"... The direction of business-related keywords appears empirically to back up the claim by Sanjek (1992) that popular music criticism, 'began as little more than a branch of publicity' (1992, p. 13). Indeed, the 1960s reflect few uses of the keywords for which we searched. It would be interesting to examine individual critics’ articles over time, or those of a single publication, for example, and understand the critical tendencies, particularly between the oft-juxtaposed poles of art and commerce, or authenticity and manufacture. Indeed, an analysis such as the one we have performed provides an opportunity for new theories concerning art and commerce. As Stratton (1982, p. 283) noted:
Hits are in the first place popular records, but in the second place they are commercial. The ‘good’ and the ‘commercial’ with all its rational capitalist implications are, therefore, still kept radically separate. Paradoxically it is the radical separation of these two sets of criteria which allows the ‘output’ end of the industry to resolve the problem of the relationship between them so successfully. ‘Art’ and commercialism are articulated as two separate domains by music journalists. Consequently one domain may be discussed with the intrusion of the other. The results is an ideological resolution of a real economic conflict.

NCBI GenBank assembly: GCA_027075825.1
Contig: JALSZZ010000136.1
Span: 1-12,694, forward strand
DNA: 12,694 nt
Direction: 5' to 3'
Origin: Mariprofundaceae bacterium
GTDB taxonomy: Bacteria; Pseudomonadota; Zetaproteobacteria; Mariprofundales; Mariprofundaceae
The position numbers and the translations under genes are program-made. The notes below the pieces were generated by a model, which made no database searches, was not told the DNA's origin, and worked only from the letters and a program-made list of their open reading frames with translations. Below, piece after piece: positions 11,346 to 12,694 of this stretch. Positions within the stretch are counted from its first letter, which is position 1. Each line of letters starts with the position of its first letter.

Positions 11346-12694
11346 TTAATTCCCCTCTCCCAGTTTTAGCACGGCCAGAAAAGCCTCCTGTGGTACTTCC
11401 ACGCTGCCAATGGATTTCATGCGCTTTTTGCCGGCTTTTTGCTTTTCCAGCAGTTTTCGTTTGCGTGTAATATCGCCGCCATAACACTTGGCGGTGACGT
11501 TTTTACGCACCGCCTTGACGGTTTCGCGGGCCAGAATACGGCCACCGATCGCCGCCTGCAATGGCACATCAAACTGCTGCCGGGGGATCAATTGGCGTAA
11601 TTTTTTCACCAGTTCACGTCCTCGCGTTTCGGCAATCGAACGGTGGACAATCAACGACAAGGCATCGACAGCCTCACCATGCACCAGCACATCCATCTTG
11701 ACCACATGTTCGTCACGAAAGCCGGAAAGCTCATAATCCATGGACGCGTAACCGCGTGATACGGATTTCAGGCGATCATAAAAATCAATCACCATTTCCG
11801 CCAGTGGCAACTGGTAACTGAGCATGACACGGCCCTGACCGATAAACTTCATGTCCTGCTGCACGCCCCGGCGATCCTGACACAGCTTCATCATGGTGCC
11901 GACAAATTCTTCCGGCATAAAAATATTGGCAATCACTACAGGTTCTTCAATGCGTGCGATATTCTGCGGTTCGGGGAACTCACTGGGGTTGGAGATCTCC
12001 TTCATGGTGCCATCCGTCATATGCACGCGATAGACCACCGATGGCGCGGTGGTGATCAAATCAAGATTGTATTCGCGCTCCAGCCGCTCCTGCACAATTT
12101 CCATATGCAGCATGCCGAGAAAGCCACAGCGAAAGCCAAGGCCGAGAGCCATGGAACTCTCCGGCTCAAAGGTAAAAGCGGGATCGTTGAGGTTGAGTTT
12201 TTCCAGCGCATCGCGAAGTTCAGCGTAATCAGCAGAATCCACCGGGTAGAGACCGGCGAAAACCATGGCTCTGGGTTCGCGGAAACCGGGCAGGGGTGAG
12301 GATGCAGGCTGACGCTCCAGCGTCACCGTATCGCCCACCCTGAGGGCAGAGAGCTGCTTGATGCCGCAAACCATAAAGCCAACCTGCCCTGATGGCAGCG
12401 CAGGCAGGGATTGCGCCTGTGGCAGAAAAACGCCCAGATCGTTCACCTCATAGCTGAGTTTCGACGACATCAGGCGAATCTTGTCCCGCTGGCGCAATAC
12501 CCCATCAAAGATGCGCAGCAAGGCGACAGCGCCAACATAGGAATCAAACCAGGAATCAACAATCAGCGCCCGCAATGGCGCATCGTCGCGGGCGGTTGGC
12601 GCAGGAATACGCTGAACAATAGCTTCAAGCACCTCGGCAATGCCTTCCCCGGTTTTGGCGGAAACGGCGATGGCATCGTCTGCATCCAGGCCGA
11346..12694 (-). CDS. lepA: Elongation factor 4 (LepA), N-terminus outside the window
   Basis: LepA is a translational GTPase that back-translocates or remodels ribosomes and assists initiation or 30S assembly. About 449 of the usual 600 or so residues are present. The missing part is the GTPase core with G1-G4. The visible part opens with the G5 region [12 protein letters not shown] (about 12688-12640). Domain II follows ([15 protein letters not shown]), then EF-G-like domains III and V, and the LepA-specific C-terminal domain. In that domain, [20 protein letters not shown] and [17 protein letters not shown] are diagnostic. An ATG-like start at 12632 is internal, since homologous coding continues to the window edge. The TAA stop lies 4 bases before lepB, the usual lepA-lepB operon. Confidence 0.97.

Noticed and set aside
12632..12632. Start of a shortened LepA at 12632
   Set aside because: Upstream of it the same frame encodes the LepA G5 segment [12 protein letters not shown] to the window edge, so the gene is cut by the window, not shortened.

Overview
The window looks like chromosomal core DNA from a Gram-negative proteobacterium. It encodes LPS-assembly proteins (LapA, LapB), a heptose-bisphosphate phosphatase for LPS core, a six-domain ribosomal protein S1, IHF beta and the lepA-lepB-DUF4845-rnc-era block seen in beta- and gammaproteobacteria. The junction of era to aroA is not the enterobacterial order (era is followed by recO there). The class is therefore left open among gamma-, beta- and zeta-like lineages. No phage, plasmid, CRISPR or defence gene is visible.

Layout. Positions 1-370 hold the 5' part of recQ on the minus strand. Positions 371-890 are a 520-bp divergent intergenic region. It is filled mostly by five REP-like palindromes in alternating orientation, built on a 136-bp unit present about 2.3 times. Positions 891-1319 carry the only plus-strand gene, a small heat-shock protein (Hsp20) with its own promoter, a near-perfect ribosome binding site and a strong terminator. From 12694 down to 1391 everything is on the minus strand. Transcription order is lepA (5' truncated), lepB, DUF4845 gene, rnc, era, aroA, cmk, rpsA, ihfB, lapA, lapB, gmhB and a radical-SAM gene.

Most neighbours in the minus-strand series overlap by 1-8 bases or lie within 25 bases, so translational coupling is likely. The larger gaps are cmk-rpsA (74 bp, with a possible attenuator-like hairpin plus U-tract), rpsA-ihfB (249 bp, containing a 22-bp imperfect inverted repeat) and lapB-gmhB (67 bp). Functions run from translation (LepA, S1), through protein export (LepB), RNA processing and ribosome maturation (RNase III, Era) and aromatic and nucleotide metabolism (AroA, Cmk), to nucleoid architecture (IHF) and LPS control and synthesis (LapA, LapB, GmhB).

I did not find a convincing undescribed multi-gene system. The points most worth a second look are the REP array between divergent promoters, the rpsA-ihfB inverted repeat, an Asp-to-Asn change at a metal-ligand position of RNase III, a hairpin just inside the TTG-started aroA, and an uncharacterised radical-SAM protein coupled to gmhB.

"From what we have discerned in the data it does seem that while art and commerce are intertwined in critics’ discourse, which is unsurprising, the ratio between the one and the other changes over time. Future research should further examine the keywords in context, and determine word concordances and valences to obtain a more fine-grained understanding of the interplay between art and commerce in critics’ discourse."